Specification can take a number of forms. One approach is to focus on a policy or program issue that has special significance for a particular substantive area: for example, key legislation within immigration policy, welfare policy, or  domestic violence policy. Another approach might be to focus on the historical and social construction of the focal area: for example, social understandings of child abuse, interpersonal violence, or gender. A third approach may be to focus on the historical context or evolution of the area: for example, the historical context of child care, or the genealogy of the discourses of “HIV/AIDS.”

However, it is important that the student's study efforts is not too specialized. This can be accomplished, in part, by ensuring that preparation addresses the larger context within which students’ specific interests are embedded.

B. Theoretical Area

1. Specification

The theoretical area of the program of study requires students to identify and gain competence in theories relevant to their substantive, interventive, and methodological interests.  Work in this area sharpens and deepens work that students have begun in the theory courses offered in the first year of the program. For example, a student with substantive interests in violence against women, an interventive focus on interventions with male perpetrators, and methodological interests that center on narrative inquiry will progressively identify and become conversant with the social science, practice, and methodological theories most relevant to their areas of inquiry. A second student, whose interests focus on indigenous health disparities, place-based interventions, and community-based participatory research, will identify and immerse themselves in a different set of substantive, interventive, and methodological theoretical perspectives. Similarly, a student interested in child poverty, interventions focused on economic policies and asset building, and critically-informed policy research, will craft a plan of study that provides opportunities for immersion in the theoretical perspectives relevant to these particular areas of interest.

2. General Learning Expectations

The student is expected to acquire a solid working understanding of key theories relevant to their substantive, interventive, and methodological foci. The program of study should enable the student to identify key theoretical perspectives in each of these domains, and in consultation with members of their supervisory committee, to become familiar with foundational as well as current theoretical foundations in their area, as well as areas identified as ripe for theoretical development, amplification, or, potentially, revision. The program of study should also introduce the student to both key theorists in their areas of focus, and to relevant theoretical debates. A primary function of theoretical components of the program of study is to advance the student’s capacity for identifying and articulating the conceptual and theoretical foundations informing their own work.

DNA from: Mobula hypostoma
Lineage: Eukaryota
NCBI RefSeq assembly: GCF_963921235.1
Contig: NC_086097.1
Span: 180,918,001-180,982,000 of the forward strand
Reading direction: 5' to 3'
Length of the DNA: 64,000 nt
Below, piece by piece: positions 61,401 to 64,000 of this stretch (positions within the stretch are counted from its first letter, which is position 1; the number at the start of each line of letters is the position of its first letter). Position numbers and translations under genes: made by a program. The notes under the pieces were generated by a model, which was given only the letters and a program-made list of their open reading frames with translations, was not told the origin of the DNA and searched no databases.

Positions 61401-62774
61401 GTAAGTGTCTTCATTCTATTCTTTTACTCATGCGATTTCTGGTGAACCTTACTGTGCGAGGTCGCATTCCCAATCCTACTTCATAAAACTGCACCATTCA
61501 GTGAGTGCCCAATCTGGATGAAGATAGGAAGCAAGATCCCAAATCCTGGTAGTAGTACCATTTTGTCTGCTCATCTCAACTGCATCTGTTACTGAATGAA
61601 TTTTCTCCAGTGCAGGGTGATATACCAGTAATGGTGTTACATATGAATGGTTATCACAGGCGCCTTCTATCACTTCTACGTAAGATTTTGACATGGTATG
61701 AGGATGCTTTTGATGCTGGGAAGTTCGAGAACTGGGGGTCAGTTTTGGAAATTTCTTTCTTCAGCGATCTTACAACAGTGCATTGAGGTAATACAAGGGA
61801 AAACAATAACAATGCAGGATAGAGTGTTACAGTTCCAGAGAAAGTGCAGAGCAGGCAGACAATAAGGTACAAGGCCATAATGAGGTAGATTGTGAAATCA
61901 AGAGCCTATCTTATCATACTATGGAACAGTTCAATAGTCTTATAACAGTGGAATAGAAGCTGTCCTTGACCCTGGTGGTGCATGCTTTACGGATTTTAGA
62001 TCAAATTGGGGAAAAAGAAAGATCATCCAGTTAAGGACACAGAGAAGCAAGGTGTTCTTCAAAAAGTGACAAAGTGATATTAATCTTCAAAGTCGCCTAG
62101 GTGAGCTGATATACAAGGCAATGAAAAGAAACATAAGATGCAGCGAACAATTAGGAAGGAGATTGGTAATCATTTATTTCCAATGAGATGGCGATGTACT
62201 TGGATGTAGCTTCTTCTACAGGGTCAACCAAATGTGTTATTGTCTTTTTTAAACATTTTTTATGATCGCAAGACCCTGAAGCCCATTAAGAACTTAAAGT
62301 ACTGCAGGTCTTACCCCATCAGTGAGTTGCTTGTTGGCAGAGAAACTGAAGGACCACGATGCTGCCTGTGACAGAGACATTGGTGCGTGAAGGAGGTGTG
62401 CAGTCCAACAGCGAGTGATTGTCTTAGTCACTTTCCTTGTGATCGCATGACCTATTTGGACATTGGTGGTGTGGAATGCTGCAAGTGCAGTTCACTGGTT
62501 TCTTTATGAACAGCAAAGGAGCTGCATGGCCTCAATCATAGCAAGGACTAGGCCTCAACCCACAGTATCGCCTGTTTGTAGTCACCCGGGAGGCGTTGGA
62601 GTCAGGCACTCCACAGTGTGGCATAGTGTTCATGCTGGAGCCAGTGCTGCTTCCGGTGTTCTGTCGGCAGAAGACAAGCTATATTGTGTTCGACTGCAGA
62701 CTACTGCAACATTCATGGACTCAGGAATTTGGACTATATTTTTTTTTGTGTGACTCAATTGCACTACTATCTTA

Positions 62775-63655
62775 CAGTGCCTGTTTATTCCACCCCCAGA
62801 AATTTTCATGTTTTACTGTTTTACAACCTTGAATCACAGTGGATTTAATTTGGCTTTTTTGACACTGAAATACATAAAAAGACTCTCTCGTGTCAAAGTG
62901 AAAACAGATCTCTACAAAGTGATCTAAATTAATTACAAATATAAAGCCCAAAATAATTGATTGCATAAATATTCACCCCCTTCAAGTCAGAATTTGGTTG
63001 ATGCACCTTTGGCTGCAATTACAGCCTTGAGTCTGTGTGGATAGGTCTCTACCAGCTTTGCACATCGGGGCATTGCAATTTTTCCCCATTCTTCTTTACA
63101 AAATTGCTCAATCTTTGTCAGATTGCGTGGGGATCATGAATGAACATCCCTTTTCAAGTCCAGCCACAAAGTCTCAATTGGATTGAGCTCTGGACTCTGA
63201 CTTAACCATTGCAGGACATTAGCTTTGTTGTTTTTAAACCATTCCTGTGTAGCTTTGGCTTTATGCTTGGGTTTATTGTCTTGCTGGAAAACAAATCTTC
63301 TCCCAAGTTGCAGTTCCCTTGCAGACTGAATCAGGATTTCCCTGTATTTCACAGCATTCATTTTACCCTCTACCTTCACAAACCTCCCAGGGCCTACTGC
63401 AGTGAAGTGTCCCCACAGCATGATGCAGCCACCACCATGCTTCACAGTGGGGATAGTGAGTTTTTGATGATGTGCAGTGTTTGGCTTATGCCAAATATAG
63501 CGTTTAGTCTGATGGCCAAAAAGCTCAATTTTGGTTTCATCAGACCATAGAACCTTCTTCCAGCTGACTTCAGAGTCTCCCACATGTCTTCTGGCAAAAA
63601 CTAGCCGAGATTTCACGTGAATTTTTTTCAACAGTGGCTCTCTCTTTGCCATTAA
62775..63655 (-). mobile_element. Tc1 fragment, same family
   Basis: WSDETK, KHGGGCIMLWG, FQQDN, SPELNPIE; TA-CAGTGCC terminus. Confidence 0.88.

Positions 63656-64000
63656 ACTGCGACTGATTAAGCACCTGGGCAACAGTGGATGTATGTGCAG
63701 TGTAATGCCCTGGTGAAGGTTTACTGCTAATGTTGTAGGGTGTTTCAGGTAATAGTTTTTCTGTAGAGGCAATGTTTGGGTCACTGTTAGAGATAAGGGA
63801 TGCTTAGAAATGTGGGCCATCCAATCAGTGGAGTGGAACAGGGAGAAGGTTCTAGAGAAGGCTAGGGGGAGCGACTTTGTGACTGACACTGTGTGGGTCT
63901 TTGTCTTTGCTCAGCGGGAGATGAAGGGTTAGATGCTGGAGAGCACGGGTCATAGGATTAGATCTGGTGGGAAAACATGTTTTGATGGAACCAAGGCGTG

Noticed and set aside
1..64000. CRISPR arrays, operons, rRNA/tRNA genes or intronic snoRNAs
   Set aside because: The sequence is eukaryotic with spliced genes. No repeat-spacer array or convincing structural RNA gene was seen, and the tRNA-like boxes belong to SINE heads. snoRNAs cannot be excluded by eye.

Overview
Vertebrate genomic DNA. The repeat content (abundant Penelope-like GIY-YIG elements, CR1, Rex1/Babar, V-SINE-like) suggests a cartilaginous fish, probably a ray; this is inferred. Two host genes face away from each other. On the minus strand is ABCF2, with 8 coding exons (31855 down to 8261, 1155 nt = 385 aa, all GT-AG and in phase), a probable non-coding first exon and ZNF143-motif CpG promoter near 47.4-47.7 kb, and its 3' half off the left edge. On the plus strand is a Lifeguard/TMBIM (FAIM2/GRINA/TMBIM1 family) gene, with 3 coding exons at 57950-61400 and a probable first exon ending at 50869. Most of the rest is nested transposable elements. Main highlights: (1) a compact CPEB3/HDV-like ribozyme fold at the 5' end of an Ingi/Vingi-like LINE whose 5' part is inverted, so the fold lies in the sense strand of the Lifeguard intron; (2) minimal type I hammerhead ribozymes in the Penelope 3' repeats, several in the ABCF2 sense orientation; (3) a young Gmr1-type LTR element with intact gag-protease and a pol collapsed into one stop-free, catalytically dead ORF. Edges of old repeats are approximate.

C. Interventive Area

1. Specification

The term “interventive area” refers to strategies used to effect change in the target area of social welfare. Strategies include but are not limited to the following:

• education

• clinical treatment

• dialogue

• advocacy

• administration

• care management

• community organizing

• organizational development 

• policy

• community development

• prevention

• coalition-building


Distinctions among strategies can be made on various grounds, e.g., point of intervention (e.g., prevention or crisis intervention), level of intervention (e.g., individual, community, or policy), focus of intervention (e.g., service to a particular community), or interventive approach.

Each overall change strategy incorporates a range of theories, practice approaches/models, and specific interventions or techniques. The distinctions among these are often somewhat arbitrary. Students should be clear what change strategies they are focusing on and the reasons for this. Special emphasis should be placed on the theoretical and empirical foundations that underlie the strategy(ies) in question. 

2. General Learning Expectations